“The teams that have gone through successful rebuilds have gone through periods much like we’re going through right now,” Klentak said last week in his office at Citizens Bank Park. “The Washington Nationals were the worst team in baseball for two straight years. The Houston Astros were the worst team in baseball for three straight years. The Chicago Cubs were among the worst teams for a handful of years. In all of those stretches, there were stretches very similar to what we’ve gone through in the last six weeks.”
He continued: “It doesn’t make it fun to go through. We’re trying everything we can to pull out of it. But we know this is one of the challenges of rebuilding. We owe it to our franchise, to our fans, to our ownership to make sure that we don’t deviate from what we know is the right thing for the future of the club.”
For this season, the Phillies believed that meant adding veteran placeholders who could, in theory, become trade targets for contenders. As a big-market team, the Phillies could offer to pay part of their salaries to get better prospects in return.
But starter Clay Buchholz got hurt; outfielder Michael Saunders struggled so badly that he was designated for assignment; starter Jeremy Hellickson has compiled a 6.17 earned run average since the end of April. Reliever Pat Neshek and complementary players like Howie Kendrick and Daniel Nava have value but will not command a bonanza in return.
For fans, perhaps, it may be more troubling that the major league roster seems to lack future superstars. The team’s payroll shows as much: The Phillies have committed to just one player, outfielder Odubel Herrera, beyond this season. Ownership has shown it will spend when the time is right. But that time is not now, and the best prospects are not ready for a promotion.
“I think there are impact players coming in our system,” Klentak said. “From year to year, some players in minor leagues have better performances than others. They may shoot up a few places on a prospect list or fall a few places, but we’re confident that our system is going to produce players. And the combination of the players we produce internally — plus the financial resources that we’ll be able to devote to free agents or trading for big contracts in the near future — should bode well for the on-field success of this organization.”
Before this season, MLB.com and Baseball Prospectus both listed shortstop J. P. Crawford as a top-10 prospect. Yet Crawford, 22, was hitting just .199 at Class AAA Lehigh Valley through Thursday, with an alarmingly low .258 slugging percentage. A top catching prospect, Jorge Alfaro, has been striking out prodigiously.
Among the starters, Aaron Nola and the rookies Ben Lively and Nick Pivetta have mostly held their own, but Jerad Eickhoff and Vince Velasquez have gone a combined 2-12 and are on the disabled list. The bullpen has been hit hard, and the offense has been anemic.
None of this should be surprising. The Phillies had a better record than seven other teams last season (71-91), but had by far the major leagues’ worst run differential, at minus 186. They are on track to draft first over all next June, as they did in 2016, when they took a high school outfielder, Mickey Moniak.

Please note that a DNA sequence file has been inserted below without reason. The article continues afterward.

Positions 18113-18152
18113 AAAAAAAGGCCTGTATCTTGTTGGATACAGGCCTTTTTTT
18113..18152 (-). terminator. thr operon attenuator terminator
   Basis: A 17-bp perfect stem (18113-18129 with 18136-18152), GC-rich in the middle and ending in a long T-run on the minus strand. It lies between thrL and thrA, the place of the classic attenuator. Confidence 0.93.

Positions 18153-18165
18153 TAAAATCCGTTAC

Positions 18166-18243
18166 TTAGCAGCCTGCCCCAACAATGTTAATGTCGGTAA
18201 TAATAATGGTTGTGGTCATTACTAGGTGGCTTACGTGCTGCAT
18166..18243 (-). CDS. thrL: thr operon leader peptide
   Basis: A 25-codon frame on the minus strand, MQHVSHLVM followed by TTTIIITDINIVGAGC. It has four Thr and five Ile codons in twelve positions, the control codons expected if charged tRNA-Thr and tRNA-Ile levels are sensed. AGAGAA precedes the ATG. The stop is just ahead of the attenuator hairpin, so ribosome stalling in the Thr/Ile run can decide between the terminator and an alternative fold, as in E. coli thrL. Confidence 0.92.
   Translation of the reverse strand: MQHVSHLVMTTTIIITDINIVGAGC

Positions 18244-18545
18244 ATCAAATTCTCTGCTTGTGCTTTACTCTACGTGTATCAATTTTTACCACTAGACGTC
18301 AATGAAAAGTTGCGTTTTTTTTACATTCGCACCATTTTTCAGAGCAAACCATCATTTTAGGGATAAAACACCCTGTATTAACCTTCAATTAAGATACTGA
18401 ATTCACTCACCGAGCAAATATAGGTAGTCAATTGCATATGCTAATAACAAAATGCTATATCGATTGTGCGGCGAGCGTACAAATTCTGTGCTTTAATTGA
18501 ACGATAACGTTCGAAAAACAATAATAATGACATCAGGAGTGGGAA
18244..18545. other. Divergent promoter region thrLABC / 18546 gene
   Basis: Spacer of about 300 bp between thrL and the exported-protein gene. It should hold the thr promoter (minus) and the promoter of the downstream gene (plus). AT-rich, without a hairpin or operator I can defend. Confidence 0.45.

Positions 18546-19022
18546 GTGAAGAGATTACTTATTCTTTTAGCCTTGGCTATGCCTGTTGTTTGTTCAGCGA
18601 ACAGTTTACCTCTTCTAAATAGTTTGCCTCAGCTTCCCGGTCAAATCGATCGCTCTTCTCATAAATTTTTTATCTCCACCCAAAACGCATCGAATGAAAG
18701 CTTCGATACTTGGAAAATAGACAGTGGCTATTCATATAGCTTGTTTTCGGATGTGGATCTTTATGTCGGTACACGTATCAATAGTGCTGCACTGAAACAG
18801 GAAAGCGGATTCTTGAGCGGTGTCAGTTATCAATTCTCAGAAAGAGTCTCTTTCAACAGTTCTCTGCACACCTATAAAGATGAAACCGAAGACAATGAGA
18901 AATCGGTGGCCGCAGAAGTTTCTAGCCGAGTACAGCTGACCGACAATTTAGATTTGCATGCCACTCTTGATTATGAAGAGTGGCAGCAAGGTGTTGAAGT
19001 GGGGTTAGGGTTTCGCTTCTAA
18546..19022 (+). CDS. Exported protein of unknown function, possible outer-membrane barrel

With prospects like Scott Kingery, Rhys Hoskins, Adam Haseley and Sixto Sanchez, Moniak is part of what Klentak believes could eventually be a wave of high-impact talent. All of the Phillies’ full-season farm teams are well over .500.
“There’s a difference between winning games in the minor leagues and developing players — those two things are not exactly the same — but there definitely is a correlation there,” Klentak said.
“We’re developing players in an environment where they’re accustomed to winning, and winning becomes a very big deal,” he continued. “That’s something we’ve been enormously successful at over the last year and a half. As we watch our minor league teams, you can see from level to level how winning becomes contagious.”
The major league team has not caught the bug. For the Phillies, the process is still unfolding.
Turning Height Into an Advantage
When Alex Meyer attended the University of Kentucky, people often mistook him for a member of the basketball team. He stands 6 feet 9, after all.
“It’s funny,” Meyer said, “because in my mind I was like, ‘You guys are the craziest basketball fans and you know every player on our team, so how do you not know that? No, I do not play.’”
Meyer loves basketball, but his skill on the Wildcats’ mound made him a first-round pick by the Washington Nationals in 2011 and a highly regarded prospect for the Minnesota Twins after a trade the next year. Now, after a trade last summer to the Los Angeles Angels, Meyer, at 27, is making good on his promise.
Before his start at Fenway Park on Friday, in which he gave up five runs and was chased in the fourth inning, Meyer had a 3.52 earned run average with 55 strikeouts in 46 innings. His 96-miles-an-hour-fastball is one of the hardest among starters, and his reach allows him to release it closer to the plate than most pitchers can, making the pitch seem even livelier.
“As he has harnessed his delivery, being able to repeat pitches a lot better, you see that his stuff plays,” Angels Manager Mike Scioscia said. “Guys don’t get good looks at it. From where Alex was last year when we saw him to now, it’s light-years ahead. “
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